So these past few weeks, I’ve been hearing this commercial on the radio touting that they’re the Netflix of books, where you pay a monthly subscription and you can rent out 2, 3, or 4 books at a time. There’s no late fees and the books are mailed to your door. This struck me immediately as very odd since this sounds like a service that wants to replace the library which is a FREE service.
book rental service? – Selekta
was just thinking. my sister does -alot- of reading, and spends like $1000 a year on just books alone. most of them she reads once then never looks at again. is there any kind of like…video rental store but for books? would make things alot cheaper, plus once one person has read the next person can get enjoyment from it etc
And this prompted me to blog about it. I don’t exactly recall the name of the book rental service that was advertised on the radio, but BookSwim sounds awfully close. There was also Booksfree.com, but I’m pretty sure that wasn’t the one that was advertised on the radio. I understand libraries can sometimes be horrible, but as library gets more and more modernized, I can’t see a book rental service as hardly useful. The libraries here in Seattle allows you to reserve books online and when the book is ready for pickup, it sends you an email.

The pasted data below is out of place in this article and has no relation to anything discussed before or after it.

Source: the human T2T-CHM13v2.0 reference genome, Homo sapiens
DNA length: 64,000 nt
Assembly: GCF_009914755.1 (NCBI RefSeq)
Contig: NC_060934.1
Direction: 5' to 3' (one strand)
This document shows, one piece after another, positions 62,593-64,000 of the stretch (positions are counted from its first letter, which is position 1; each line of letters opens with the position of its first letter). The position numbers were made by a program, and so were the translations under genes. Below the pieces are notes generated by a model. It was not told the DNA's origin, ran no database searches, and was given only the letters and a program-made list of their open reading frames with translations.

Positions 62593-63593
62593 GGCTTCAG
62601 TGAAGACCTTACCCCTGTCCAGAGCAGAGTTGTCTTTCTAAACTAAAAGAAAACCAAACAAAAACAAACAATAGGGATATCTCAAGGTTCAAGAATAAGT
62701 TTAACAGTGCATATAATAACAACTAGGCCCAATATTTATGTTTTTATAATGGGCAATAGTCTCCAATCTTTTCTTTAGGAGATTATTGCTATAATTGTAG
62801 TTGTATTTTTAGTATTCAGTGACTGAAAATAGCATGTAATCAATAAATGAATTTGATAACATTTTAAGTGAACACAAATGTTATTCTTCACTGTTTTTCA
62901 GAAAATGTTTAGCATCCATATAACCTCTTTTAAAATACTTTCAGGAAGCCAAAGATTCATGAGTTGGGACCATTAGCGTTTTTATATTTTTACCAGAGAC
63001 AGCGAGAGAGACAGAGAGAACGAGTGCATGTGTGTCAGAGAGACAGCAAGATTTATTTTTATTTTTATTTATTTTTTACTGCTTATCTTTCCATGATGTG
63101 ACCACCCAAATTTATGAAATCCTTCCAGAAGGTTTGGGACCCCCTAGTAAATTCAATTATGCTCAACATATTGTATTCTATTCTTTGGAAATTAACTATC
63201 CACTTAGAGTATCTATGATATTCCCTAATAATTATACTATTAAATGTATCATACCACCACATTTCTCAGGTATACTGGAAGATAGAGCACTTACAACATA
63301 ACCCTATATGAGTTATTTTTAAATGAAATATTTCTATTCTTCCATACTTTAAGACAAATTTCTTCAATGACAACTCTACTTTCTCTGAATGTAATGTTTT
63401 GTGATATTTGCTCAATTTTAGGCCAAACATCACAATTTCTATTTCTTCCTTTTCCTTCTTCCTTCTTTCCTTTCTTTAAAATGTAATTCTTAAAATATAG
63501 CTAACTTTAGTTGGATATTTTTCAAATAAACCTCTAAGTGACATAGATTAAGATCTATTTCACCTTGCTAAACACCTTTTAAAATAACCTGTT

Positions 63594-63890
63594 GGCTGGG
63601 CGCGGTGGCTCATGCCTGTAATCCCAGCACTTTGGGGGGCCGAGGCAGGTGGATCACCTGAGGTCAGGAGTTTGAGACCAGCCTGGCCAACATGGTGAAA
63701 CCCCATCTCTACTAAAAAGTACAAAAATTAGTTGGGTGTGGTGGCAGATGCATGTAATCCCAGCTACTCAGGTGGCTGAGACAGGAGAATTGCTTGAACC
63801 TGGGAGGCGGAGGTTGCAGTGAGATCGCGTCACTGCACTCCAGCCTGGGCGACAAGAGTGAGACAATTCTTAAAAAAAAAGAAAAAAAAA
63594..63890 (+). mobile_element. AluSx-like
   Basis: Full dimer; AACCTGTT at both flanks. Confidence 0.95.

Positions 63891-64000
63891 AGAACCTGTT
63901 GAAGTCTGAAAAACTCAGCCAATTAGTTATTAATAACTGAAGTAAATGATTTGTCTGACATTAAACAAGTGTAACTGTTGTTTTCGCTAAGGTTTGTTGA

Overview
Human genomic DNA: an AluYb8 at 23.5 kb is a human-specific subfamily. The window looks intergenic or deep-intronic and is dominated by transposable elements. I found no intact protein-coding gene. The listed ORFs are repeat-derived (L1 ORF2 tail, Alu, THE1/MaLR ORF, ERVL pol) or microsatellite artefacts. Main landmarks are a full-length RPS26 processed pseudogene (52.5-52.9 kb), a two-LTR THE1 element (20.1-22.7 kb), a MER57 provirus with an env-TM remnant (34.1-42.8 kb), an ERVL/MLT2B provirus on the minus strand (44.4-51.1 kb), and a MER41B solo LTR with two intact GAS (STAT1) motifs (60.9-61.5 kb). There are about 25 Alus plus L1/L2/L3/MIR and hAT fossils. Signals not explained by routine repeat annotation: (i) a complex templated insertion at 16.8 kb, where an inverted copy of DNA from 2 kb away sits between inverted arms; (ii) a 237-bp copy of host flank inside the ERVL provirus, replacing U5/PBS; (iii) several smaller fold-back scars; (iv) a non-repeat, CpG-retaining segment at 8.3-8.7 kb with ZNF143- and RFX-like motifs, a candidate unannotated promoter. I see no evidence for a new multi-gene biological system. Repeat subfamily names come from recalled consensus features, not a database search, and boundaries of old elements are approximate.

I talked this over a bit with RayAlome, and there are some downsides to the library:
- Books have due dates (usually ~2 weeks). They can typically be renewed, unless it’s new or someone else has reserved it.
- There might be a long queue for new books (i.e. Harry Potter), but just like Netflix, I don’t think a book rental service can guarantee you’ll get new releases immediately either, but they might be faster than the library in getting you the book.
- You have to actually go to the library to pick up your book, instead of having them mail it to you.
I also found some problems that a book rental service has that a DVD service doesn’t. First, books comes in different shapes and sizes, while DVDs are a 1 size fit all. Therefore packaging material needs to be customized or be highly flexible. Books aren’t exactly light either, though with medial mail, you can still ship 2lbs for under $3. However, that might mean it’ll take up to 8 days for the book to get to you and going back also takes that amount of time. I don’t see them having warehouses in different parts of the country set up like Netflix, since they’re barely starting, but maybe they’ll have some sort of agreement with USPS or UPS to have faster shipping for cheap.
We also talked about the Amazon.com Kindle, but that’s a story for another time.